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Junior Hulen, of Madison, speaks with Park Superintendent Rachel Hoemann during the Union Covered Bridge’s 150th Anniversary on September 6 in rural Monroe County.

The Union Covered Bridge celebrated its 150-year anniversary on Monday, September 6. Residents from all over the State gathered together during the afternoon to observe the surviving real-life artifact and historical landmark in Monroe County. Missouri State Parks served refreshments which included cupcakes and water for those in attendance, which saw approximately 126 guests. Park Superintendent Rachel Hoemann,  of Mark Twain State Park and Birthplace Historic Site, stated, “Lots of folks yesterday were sharing their stories and it was great to hear them.”

There were educational boards available for guests to read and learn about the Union Covered Bridge’s history. Families were seen walking throughout the site, gazing at the skill and design of the arched wood on the bridge and splashing in the water below.

Covered bridges are a reminder of d

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Little ones enjoyed splashing in the water during the afternoon celebration.

ays gone by, representing slower-paced times and an era of fine craftsmanship. The Union Covered Bridge, one of only four standing covered bridges in Missouri, is an example of these nostalgic structures.

In 1870, the Monroe County court ordered a covered bridge to be built across the Elk Fork of the Salt River on the Paris-to-Fayette road, replacing a failed open bridge there. The county had allocated $5,000 to build it, as well as another bridge in the county.

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Little ones enjoyed splashing in the water during the afternoon celebration.

There are several reasons why communities began opting for covering their bridges. It kept the water out of the joints, where it might freeze during winter or cause rotting during the summer. Covering the bridge also strengthened the structure by making it more solid. The barnlike appearance of a covered bridge made it easier for farm animals to cross the river without becoming nervous. One unexpected result of covering bridges was that it provided a place for early entrepreneurs to advertise their products with signs painted or glued to the sides of the bridge, often without permission.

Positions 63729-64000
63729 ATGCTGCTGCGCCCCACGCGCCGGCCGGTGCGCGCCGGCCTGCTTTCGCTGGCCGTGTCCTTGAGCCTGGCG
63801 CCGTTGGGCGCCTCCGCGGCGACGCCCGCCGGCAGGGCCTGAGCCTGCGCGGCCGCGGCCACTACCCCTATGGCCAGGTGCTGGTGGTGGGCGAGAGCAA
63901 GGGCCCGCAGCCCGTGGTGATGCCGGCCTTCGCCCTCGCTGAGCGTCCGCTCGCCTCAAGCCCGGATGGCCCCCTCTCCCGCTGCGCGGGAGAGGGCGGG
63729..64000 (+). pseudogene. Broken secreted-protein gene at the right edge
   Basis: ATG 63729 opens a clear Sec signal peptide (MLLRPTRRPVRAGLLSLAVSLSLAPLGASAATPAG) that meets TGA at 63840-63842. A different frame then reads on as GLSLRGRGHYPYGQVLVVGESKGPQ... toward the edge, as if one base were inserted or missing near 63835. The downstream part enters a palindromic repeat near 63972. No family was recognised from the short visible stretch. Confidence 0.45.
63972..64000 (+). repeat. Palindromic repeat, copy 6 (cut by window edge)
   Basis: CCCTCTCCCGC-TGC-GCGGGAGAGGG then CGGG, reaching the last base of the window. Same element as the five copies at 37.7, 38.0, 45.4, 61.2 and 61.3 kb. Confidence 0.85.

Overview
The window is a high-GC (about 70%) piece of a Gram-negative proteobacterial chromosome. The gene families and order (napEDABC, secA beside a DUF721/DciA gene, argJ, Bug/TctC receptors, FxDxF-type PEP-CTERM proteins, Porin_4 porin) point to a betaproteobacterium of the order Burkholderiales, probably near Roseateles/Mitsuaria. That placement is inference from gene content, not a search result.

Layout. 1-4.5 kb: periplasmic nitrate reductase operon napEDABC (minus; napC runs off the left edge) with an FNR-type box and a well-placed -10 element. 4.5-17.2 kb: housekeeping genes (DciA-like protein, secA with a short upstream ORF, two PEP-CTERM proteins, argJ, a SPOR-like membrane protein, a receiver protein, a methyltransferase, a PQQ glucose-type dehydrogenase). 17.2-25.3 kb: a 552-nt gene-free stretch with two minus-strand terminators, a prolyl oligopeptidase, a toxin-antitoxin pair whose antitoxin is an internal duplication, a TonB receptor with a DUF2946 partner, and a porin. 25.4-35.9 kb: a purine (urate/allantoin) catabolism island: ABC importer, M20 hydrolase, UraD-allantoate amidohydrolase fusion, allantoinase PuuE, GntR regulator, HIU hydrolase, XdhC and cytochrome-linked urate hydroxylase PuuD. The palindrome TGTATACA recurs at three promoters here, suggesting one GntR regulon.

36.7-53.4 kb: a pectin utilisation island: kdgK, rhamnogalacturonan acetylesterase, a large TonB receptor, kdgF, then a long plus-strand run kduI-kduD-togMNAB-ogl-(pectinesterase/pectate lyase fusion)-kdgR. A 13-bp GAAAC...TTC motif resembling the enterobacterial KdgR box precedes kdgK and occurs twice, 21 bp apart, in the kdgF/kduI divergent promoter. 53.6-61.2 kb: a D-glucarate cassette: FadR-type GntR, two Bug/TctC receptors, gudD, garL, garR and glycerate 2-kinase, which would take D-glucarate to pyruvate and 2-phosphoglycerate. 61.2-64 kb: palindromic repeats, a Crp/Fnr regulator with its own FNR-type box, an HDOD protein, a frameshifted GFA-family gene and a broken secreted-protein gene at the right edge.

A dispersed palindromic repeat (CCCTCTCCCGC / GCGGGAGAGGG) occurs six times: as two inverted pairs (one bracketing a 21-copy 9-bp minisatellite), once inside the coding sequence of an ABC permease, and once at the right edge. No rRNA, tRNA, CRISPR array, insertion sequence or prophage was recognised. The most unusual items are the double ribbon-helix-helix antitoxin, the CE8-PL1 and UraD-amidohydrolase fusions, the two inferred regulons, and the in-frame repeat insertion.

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Groups gathered to take pictures of the historic event on September 6.

Contractor Joseph C. Elliot completed the bridge in 1871, using the Burr-arch design. The Union Covered Bridge, named after the nearby Union Church, is the only surviving example of this type of arch design in Missouri. The bridge is built of local oak wood, is 120 feet long and 17.5 feet wide and its entrance is 12 feet high. It was built high enough for a wagonload of hay to pass.

Nearly one hundred years later in 1970, the bridge was placed on the National Register of Historic Places after serving travelers for so many years. This is also the year vehicle traffic was banned across the bridge, but still left open for pedestrians.

Preservation, damage control and restoration on the bridge are ongoing. Recently in 2018, the bridge underwent a substantial restoration project costing $913,000. The project included a number of repairs, including a security system to deter vandalism and graffiti.

Today the historical site serves as a stopping point for tourists, occasional baptism and a few weddings. The Union Covered Bridge is located five miles west of Paris on U.S. 24, three miles south on Hwy C and then one-fourth of a mile west on gravel road, Monroe County Road 962.